Interestingly, the patterns of plant and animal distribution throughout the world are not random, as might be expected from evolutionary theory. Instead, we often find many different species clustered in what biogeographers describe as “areas of endemism”—where many different plants and animals are concentrated in the same distinct and often small regions.
Moreover, and most significantly, the areas of high plant endemism generally correspond to areas of high animal endemism.12,13 This, together with the fact that there are often many floral and faunal similarities between areas of endemism14, provides strong support for the idea that the plants and animals were transported to these places—and by the same means.
Further support for the rafting theory was provided by researchers at Bryan College, Tennessee, who showed that the intersections of ocean currents with land masses appear to correspond with the areas of endemism found throughout the world.15
Explaining patterns of biogeography is difficult because the events in question all occurred many years outside of living memory. Creation scientists, however, have an advantage over other scientists, as the Bible provides a historical framework which can guide their thinking. And, as with other areas of creation research, the field data is increasingly seen to fit the biblical model better than the evolutionary model.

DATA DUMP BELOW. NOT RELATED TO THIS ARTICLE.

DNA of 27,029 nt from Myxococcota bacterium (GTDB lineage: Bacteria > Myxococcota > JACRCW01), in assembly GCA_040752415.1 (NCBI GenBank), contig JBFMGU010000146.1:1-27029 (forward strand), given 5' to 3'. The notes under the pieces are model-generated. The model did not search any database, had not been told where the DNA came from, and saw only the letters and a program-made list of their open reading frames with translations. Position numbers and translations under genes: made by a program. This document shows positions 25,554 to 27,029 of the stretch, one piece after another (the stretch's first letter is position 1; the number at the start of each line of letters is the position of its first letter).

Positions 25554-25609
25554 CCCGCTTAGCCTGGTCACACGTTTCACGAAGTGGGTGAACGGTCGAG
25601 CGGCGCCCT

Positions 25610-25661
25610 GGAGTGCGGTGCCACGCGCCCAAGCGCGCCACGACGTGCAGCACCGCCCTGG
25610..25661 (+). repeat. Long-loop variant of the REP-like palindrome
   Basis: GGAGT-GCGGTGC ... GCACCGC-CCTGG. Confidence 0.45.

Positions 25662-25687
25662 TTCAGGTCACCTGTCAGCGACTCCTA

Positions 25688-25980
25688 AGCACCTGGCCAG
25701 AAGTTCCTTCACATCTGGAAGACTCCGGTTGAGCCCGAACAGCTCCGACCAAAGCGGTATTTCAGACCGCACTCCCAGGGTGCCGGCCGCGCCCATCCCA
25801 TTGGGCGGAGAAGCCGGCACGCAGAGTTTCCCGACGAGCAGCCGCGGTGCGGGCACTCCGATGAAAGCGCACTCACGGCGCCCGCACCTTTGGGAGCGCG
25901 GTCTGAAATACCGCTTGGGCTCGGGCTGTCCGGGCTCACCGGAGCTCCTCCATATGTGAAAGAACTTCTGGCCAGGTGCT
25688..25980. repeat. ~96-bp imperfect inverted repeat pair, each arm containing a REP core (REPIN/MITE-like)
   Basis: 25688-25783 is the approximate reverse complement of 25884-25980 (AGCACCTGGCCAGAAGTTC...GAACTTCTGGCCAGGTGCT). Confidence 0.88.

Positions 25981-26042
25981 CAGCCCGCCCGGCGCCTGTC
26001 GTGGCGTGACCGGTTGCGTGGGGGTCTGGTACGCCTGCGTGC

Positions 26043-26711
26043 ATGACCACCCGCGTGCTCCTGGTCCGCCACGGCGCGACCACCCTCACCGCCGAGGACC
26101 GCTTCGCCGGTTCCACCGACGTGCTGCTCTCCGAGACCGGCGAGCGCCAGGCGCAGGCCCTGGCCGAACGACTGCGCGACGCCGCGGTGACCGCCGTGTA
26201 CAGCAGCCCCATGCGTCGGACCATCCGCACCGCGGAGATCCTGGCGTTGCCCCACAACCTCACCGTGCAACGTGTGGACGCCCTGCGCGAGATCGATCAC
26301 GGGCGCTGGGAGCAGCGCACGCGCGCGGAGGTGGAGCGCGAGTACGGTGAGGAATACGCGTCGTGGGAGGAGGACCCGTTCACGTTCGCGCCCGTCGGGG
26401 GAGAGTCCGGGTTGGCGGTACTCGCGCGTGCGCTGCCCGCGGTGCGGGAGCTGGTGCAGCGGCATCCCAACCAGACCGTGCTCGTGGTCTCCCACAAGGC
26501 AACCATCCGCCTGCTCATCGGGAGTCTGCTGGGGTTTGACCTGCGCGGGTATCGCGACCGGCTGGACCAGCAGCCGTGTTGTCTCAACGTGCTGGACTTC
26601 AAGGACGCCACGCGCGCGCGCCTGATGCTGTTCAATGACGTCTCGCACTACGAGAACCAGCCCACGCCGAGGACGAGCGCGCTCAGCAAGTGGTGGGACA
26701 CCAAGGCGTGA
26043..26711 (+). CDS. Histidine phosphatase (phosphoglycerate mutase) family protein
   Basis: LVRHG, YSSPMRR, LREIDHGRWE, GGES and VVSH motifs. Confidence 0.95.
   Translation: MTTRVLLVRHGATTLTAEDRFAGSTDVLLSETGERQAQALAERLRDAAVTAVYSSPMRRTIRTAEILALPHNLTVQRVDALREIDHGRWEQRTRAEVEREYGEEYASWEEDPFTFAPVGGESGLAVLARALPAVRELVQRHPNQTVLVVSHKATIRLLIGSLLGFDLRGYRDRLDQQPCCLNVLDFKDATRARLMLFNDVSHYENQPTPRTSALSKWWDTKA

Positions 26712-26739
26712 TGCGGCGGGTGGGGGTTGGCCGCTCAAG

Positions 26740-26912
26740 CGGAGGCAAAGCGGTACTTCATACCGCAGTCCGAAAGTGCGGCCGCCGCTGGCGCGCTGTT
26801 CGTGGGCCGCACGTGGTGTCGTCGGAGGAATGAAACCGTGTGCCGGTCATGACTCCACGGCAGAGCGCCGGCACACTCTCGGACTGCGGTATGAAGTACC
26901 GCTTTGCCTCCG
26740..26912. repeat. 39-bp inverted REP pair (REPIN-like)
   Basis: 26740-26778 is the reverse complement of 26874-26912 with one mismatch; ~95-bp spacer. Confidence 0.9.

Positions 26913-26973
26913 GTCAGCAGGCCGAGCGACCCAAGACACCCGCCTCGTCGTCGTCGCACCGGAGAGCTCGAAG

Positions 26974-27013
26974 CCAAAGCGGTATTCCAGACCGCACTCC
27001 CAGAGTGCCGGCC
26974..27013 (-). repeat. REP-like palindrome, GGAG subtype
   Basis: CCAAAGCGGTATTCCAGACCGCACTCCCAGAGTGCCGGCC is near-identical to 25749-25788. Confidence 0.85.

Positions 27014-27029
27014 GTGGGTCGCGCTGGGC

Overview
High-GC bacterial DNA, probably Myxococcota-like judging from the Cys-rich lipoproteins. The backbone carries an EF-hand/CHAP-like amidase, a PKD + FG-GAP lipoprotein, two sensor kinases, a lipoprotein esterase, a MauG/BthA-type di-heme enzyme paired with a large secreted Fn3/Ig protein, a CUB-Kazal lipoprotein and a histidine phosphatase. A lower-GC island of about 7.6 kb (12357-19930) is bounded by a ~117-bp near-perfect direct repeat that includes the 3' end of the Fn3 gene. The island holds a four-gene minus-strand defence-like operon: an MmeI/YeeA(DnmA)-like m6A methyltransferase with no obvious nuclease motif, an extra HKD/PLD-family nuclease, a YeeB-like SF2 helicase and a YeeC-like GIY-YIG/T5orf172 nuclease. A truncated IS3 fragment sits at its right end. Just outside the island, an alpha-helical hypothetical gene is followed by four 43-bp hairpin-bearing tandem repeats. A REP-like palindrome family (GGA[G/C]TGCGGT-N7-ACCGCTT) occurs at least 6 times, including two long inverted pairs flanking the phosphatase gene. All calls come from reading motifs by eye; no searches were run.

References and notes
- Moody, P., Introduction to Evolution, Harper & Brothers, New York, USA, p. 262, 1953. Return to text.
- Heinsohn, T., A Giant Among Possums, Nature Australia 26(12):24–31, Autumn 2001. Return to text.
- Tattersal, I., Madagascar’s Lemurs, Scientific American, p. 90, January 1993; Hitch-hiking lemurs, Creation 15(4):11, 1993. Return to text.
- Censky, E. et al., Over-Water Dispersal of Lizards due to Hurricanes, Nature 395:556, 8 October 1998; Surfing lizards wipe out objections, Creation 21(2):7–9, 1999. Return to text.
- Yoon, C., Hapless Iguanas Float Away and Voyage Grips Biologists, The New York Times, 13 March 2008, www.nytimes.com. Return to text.
- Humphries, C.J. and Parenti, L.R., Cladistic Biogeography: Interpreting Patterns of Plant and Animal Distributions, Oxford University Press, Oxford, UK, 2nd ed., pp. 33–37, 138, 1999. Return to text.
- Croizat, L., Panbiogeography, vol. 1, 2A and 2B, self-published, 1958. Return to text.
- Seberg, O., Taxonomy, Phylogeny, and Biogeography of the Genus Oreobolus R.Br. (Cyperaceae), With Comments on the Biogeography of the South Pacific Continents. Botanical Journal of the Linnean Society 96: 119–195, 1988. Return to text.
- Buffalo Museum of Science, Vicariance Biogeography and Panbiogeography of the Plant Genus Oreobolus (Cyperaceae): A Comparison of Methods and Results. New York, USA. www.sciencebuff.org/panbiogeography_of_oreobolus.php. Return to text.
- Ford, P., Drifting Rubber Duckies Chart Oceans of Plastic. Christian Science Monitor, 31 July 2003. www.csmonitor.com. Return to text.
- Clerkin, B., Thousands of Rubber Ducks to Land on British Shores After 15 Year Journey. Daily Mail, 27 June 2007. www.dailymail.co.uk. Return to text.
- Nelson, G. and Platnick, N., Systematics and Biogeography: Cladistics and Vicariance, Columbia University Press, New York, pp. 368, 524, 1981. Return to text.
- Cox, C.B., The Biogeographic Regions Reconsidered. Journal of Biogeography, 28:4 511–523, 2001. www.blackwell-synergy.com. Return to text.
- Ref. 6, preface and pp. 21,34, 87. Return to text.
- Wise, K.P. and Croxton, M., Rafting: A Post-Flood Biogeographic Dispersal Mechanism,. Proceedings of the Fifth International Conference on Creationism, Creation Science Fellowship, Inc., Pennsylvania, pp. 465–477, USA, 2003. Return to text.